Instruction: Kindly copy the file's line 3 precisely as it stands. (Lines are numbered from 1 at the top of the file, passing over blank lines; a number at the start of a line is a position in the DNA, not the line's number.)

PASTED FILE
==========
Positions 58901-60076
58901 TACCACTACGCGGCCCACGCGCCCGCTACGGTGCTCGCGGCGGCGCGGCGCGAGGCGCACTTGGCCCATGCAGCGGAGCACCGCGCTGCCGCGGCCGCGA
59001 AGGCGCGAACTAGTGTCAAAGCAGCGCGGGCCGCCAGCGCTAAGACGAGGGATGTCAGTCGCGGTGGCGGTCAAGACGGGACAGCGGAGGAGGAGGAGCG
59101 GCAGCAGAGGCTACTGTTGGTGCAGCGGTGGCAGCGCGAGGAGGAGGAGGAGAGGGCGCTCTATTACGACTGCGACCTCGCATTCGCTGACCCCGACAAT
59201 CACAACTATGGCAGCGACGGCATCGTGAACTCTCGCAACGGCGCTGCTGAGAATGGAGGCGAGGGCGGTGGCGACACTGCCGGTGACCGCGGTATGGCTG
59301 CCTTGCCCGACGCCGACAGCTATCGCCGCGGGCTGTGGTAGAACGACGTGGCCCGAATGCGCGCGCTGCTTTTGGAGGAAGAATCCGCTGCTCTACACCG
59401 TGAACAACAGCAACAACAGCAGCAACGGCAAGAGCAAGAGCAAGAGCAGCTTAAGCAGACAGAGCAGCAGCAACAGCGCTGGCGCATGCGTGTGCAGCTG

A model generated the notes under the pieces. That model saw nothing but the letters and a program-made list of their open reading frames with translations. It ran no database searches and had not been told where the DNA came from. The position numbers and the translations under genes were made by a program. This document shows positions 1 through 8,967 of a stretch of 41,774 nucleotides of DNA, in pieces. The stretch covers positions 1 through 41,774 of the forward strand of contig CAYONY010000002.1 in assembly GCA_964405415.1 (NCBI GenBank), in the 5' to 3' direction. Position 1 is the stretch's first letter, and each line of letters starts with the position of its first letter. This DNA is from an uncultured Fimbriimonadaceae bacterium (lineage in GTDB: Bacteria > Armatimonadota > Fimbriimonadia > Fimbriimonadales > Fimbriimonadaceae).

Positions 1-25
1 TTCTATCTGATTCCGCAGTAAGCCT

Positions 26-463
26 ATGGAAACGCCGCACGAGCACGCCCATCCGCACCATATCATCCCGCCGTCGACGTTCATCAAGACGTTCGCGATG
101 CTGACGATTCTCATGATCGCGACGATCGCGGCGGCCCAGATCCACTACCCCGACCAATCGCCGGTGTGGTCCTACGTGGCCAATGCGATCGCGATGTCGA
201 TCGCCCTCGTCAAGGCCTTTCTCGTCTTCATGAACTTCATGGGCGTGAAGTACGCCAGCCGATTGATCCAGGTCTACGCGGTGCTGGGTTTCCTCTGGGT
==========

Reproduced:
59001 AGGCGCGAACTAGTGTCAAAGCAGCGCGGGCCGCCAGCGCTAAGACGAGGGATGTCAGTCGCGGTGGCGGTCAAGACGGGACAGCGGAGGAGGAGGAGCG